DO: Historically, if a Canadian business had no physical presence nexus activity in the U.S., they would not be required to hold a state sellers permit. However, over the past several year’s many states have passed legislation to require an out-of-state business to collect and remit sales tax. Here are a few examples of remote seller nexus creating activities that may require a Canadian business to hold a U.S. state seller’s permit: Affiliate Nexus, Click-Through Nexus, Economic Nexus, and Marketplace Nexus.
WM: What about selling on Amazon? What do you have to do and what Canadian businesses have to register? Are the big stores such as Amazon, eBay and Walmart not responsible for collection sales tax on behalf of their sellers?
DO: This is tricky as there are several things a business must understand when it comes to their sales tax collection responsibility when using a 3rd party facilitator. If the business was using Amazon FBA (Fulfillment by Amazon), then the business had physical presence in every state that Amazon stored their goods in Amazon’s warehouses (e.g., inventory) therefore if the business sold goods to a customer in a state where Amazon had a warehouse, the business had a sales tax collection and reporting responsibility. If the business did not register to collect and remit sales tax in those states, then the business may have exposure and owe sales tax on those prior transactions.
There is a very new law that many states have adopted, and it is called the Marketplace Facilitator Law. This law essentially forces the 3rd party marketplace platforms like Amazon, Etsy, eBay, and Walmart to collect and remit sales tax on behalf of all sellers. However, not all of the states have adopted the Marketplace Facilitator Law yet and therefore the business may still need to register for a seller’s permit in a few states. Additionally, to add more complexity and confusion to businesses, each state has different requirements as to whether or not a business stills needs to hold a seller’s permit even if 100% of the sales tax will be collected and reported by the 3rd party marketplace facilitator. Furthermore, if a business sells to U.S. based customers from their own hosted website, in addition to Amazon, then the business must still hold a seller’s permit for each state where they have inventory (e.g., Amazon FBA). Are you confused yet? There are so many parameters to consider in order for a business to understand their sales tax responsibility that it is highly advisable that they contact a multi-state sales tax consulting firm, like Gable Tax Group, to ensure they are not financially impacted for non-compliance in the various U.S. states.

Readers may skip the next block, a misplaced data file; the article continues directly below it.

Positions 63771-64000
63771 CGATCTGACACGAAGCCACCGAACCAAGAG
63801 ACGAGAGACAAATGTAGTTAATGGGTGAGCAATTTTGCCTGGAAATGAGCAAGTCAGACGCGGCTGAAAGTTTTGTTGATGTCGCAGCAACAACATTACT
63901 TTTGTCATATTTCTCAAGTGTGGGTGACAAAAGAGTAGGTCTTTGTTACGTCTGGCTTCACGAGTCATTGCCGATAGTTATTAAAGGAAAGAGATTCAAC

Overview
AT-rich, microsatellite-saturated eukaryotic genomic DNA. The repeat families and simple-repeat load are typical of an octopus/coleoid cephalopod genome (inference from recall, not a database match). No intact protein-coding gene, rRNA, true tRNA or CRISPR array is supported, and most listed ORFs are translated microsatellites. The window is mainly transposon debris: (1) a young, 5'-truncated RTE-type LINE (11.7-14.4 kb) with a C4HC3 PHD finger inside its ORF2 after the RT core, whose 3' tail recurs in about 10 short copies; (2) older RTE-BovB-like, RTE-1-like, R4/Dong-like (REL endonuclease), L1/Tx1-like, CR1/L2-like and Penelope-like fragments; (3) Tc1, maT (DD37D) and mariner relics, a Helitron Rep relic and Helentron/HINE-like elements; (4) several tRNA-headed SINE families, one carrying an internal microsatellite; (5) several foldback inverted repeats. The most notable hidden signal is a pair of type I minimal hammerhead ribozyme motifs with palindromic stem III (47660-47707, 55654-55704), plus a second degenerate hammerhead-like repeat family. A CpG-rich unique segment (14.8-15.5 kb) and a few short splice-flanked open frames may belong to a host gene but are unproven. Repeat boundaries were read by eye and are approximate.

WM: How often do you need to report sales tax in the US for your business? What if you don’t sell very much? How much do you have to sell before you have to comply?
DO: The filing frequency of a sales tax return vary by state and could range from Monthly, Quarterly, Semi-Annual to Annual and the frequency is sometimes determined based on total gross revenue generated by the business in their respective state. Additionally, if the sales tax volume is high, the state may require the business to make monthly or weekly prepayments. Lastly, there is no extension to file a sales tax return so please be sure to track the filing frequency due dates and monitor federal, state, and banking holidays to ensure the sales tax returns are timely filed or there will be penalties and interest.